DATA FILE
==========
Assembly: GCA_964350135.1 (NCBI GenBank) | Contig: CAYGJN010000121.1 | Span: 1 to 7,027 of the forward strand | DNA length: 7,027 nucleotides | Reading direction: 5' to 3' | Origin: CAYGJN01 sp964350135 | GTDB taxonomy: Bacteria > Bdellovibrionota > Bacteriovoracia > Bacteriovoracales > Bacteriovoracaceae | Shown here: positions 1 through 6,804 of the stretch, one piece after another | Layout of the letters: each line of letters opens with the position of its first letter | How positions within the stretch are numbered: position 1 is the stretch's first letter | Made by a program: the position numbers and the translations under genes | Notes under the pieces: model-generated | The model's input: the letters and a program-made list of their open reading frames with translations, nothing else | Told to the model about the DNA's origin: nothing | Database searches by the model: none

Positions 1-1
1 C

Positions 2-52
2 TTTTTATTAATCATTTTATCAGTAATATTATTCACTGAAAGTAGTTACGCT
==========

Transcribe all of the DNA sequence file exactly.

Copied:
Assembly: GCA_964350135.1 (NCBI GenBank) | Contig: CAYGJN010000121.1 | Span: 1 to 7,027 of the forward strand | DNA length: 7,027 nucleotides | Reading direction: 5' to 3' | Origin: CAYGJN01 sp964350135 | GTDB taxonomy: Bacteria > Bdellovibrionota > Bacteriovoracia > Bacteriovoracales > Bacteriovoracaceae | Shown here: positions 1 through 6,804 of the stretch, one piece after another | Layout of the letters: each line of letters opens with the position of its first letter | How positions within the stretch are numbered: position 1 is the stretch's first letter | Made by a program: the position numbers and the translations under genes | Notes under the pieces: model-generated | The model's input: the letters and a program-made list of their open reading frames with translations, nothing else | Told to the model about the DNA's origin: nothing | Database searches by the model: none

Positions 1-1
1 C

Positions 2-52
2 TTTTTATTAATCATTTTATCAGTAATATTATTCACTGAAAGTAGTTACGCT